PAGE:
Day 164: Tornadoes! May 14, 2007Posted by J Gontesky in Meteorology.
[Note: For a larger, higher-resolution copy of the image to the right, visit meteorologynews.com]. Click the image for more info.
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In wrapping up our severe weather safety unit, we covered the most sensational, devastating severe weather threat that exists in Kansas: Tornadoes. We discussed the Greensburg tornado, as well as viewed a short video clip shot by some storm chasers in Oklahoma just last week.
Today’s focus was on how tornadoes form – from the necessary ingredients of warm moist air, wind sheer, and a thunderstorm with a strong updraft. When these pieces are brought together in just the right mix, a tornado can and will develop. We then discussed some of the safety rules when it comes to taking shelter from a tornado. Tomorrow we’ll continue on tornado safety and begin work on the Severe Weather Safety tri-fold brochure project (due Friday).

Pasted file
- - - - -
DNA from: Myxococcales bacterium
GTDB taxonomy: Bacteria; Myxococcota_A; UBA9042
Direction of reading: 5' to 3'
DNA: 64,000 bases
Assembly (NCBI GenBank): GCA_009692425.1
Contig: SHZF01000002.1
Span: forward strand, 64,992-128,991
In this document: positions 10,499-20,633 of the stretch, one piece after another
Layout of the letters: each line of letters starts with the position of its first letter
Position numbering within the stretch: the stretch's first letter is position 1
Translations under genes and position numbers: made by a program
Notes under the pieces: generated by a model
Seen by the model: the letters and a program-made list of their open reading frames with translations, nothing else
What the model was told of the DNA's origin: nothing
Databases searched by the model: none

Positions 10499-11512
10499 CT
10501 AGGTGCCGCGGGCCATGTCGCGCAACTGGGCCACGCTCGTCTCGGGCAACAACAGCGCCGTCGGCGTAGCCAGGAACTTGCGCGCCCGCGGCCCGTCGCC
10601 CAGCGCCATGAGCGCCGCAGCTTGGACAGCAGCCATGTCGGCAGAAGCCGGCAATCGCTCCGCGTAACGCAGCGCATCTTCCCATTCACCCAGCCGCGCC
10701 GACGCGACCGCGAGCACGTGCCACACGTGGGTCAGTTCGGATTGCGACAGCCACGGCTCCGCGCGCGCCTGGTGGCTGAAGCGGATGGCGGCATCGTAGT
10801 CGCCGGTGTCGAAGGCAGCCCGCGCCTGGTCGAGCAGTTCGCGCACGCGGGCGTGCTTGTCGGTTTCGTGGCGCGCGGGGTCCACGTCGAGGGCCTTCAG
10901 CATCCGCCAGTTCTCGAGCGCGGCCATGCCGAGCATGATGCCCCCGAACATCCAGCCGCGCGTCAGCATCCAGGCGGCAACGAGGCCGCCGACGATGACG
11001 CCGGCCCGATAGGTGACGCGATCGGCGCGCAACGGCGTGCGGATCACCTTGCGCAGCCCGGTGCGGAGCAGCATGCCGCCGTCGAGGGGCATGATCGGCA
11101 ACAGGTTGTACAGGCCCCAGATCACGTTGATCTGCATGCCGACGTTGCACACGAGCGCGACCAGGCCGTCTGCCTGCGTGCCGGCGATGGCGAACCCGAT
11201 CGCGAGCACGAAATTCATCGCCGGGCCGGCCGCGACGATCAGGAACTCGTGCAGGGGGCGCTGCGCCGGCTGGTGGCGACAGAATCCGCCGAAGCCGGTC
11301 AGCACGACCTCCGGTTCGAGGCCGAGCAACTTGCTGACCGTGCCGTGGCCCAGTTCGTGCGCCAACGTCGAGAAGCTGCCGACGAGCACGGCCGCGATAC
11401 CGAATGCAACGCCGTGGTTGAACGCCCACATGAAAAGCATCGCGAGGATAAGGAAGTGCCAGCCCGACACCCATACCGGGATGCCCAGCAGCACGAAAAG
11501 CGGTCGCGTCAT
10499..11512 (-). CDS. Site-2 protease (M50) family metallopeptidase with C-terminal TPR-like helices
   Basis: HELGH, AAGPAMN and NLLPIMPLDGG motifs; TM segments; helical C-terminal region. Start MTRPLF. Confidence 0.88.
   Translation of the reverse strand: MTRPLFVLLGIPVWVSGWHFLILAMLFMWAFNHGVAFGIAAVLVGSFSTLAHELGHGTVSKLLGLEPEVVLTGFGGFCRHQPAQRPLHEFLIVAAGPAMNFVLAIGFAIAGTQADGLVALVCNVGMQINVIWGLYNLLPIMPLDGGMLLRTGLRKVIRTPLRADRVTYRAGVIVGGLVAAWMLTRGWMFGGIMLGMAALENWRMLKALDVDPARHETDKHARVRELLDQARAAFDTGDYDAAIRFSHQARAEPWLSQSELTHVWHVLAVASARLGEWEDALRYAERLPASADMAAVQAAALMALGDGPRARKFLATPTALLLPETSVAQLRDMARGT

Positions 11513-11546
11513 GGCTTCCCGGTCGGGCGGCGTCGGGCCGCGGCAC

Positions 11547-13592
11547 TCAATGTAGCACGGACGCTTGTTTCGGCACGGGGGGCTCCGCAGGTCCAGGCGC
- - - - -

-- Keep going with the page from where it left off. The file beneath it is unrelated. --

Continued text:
The photograph to the right is a fascinating one. This picture of a tornado and lightning stroke over Lake Okeechobee was taken at about 10 PM on June 15, 1991. The photograph was taken by Mr. Fred Smith. If it hadn’t been for the Lightning at the same time as the pic was shot, you would never have seen the massive tornado funnel already on the ground. When you hear a nighttime tornado warning for your area, take cover because most of the time you will never see it coming.